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Inter-specific competition and competition-free space in the tephritid parasitoids Utetes anastrephae and Doryctobracon areolatus (Hymenoptera: Braconidae: Opiinae)

Authors

  • MARTIN ALUJA,

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    • Red de Manejo Biorracional de Plagas y Vectores, Instituto de Ecología, A.C., Xalapa, Veracruz, México
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  • SERGIO M. OVRUSKI,

    1. PROIMI Biotecnología—CCT Tucumán CONICET, División Control Biológico de Plagas, San Miguel de Tucumán, Argentina
    2. Center for Medical, Agricultural and Veterinary Entomology, USDA-ARS, Gainesville, Florida, U.S.A.
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  • JOHN SIVINSKI,

    1. Center for Medical, Agricultural and Veterinary Entomology, USDA-ARS, Gainesville, Florida, U.S.A.
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  • GUADALUPE CÓRDOVA-GARCÍA,

    1. Red de Manejo Biorracional de Plagas y Vectores, Instituto de Ecología, A.C., Xalapa, Veracruz, México
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  • PABLO SCHLISERMAN,

    1. PROIMI Biotecnología—CCT Tucumán CONICET, División Control Biológico de Plagas, San Miguel de Tucumán, Argentina
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  • SEGUNDO R. NUÑEZ-CAMPERO,

    1. PROIMI Biotecnología—CCT Tucumán CONICET, División Control Biológico de Plagas, San Miguel de Tucumán, Argentina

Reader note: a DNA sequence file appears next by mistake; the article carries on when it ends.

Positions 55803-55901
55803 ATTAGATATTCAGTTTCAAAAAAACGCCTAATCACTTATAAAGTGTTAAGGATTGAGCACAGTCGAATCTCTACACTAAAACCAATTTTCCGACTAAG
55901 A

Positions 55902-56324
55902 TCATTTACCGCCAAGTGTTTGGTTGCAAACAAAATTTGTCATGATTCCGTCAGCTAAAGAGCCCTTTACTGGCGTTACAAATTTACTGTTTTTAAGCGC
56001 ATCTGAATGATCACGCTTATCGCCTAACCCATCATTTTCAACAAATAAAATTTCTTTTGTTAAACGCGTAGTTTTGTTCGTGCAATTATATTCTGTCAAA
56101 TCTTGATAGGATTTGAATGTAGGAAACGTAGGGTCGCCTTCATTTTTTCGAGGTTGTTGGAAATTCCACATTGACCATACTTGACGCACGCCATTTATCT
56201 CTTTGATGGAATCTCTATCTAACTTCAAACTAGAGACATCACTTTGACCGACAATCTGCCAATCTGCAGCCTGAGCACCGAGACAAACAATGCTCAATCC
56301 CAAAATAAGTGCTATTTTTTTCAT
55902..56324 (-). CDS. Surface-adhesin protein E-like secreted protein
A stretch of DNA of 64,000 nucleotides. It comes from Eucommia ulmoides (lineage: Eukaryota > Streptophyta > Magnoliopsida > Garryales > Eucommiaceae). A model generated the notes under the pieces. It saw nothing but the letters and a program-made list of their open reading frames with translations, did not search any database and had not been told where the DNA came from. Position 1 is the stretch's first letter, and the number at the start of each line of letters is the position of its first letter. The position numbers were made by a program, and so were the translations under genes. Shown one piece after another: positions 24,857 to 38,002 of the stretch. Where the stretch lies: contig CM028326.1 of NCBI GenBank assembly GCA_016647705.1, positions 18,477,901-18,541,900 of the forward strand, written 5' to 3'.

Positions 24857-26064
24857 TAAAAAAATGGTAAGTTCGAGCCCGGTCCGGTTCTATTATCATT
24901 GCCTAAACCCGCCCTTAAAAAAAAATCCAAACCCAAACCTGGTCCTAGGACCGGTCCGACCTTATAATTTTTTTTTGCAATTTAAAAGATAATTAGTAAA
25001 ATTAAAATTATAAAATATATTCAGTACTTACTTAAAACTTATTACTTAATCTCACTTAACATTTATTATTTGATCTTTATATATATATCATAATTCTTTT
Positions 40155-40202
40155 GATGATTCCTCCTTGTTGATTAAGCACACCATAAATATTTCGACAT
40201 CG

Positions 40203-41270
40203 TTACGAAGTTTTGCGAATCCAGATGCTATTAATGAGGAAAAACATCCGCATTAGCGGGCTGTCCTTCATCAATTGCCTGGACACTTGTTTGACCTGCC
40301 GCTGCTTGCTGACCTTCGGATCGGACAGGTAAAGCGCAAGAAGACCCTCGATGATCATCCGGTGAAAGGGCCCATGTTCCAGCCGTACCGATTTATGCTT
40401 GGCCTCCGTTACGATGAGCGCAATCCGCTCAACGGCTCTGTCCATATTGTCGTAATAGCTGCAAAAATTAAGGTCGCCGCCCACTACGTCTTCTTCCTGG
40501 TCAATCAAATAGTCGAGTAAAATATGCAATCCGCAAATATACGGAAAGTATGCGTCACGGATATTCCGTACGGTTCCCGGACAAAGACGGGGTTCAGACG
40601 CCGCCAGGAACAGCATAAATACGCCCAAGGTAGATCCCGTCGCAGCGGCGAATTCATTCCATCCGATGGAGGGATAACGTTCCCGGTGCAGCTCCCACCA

2. Centro Regional de Investigaciones Científicas y Transferencia Tecnológica (CRILAR—CONICET), La Rioja, Argentina
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  • MARIANO ORDANO

    1. Fundación Miguel, Lillo, San Miguel de Tucumán, Argentina
    2. Consejo Nacional de Investigaciones Científicas y Técnicas (CONICET), San Miguel de Tucumán, Argentina
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Correspondence: Martín Aluja, Red de Manejo Biorracional de Plagas y Vectores, Instituto de Ecología, A.C., Apartado Postal 63, 91000, Xalapa, Veracruz, Mexico. E-mail: martin.aluja@inecol.edu.mx

Abstract

  1. Utetes anastrephae (Viereck) and Doryctobracon areolatus (Szépligeti) are common, native, Neotropical braconid parasitoids of tephritid fruit flies that are sympatric and often found attacking the same host.

  2. The coexistence of the two species may be due in part to the longer ovipositor of D. areolatus that permits it to attack larvae in larger fruit than can U. anastrephae. This increases its potential host range and provides ‘competitor-free space’.

  3. The capacity of U. anastrephae to persist in smaller fruit, exploitable by D. areolatus, suggested that it was a superior competitor in multiparasitised hosts. As predicted U. anastrephae had a competitive advantage over D. areolatus and this advantage occurred regardless of the order in which the two parasitoids attacked. Although we could not identify the precise mechanisms used for elimination of competitors, a possible cause is suggested by the formidable mandibles of the first-instar U. anastrephae.

  4. However, D. areolatus survival increased significantly if eggs had been deposited 24 h prior to exposure to U. anastrephae. Older D. areolatus larvae might be more competitive after a period of development.

  5. Utetes anastrephae females were less likely to oviposit into hosts previously attacked by D. areolatus than vice versa. This was a second case of the relatively rare phenomenon of inter-specific discrimination of a previously exploited host within the opiine braconid parasitoids of frugivorous tephritids.

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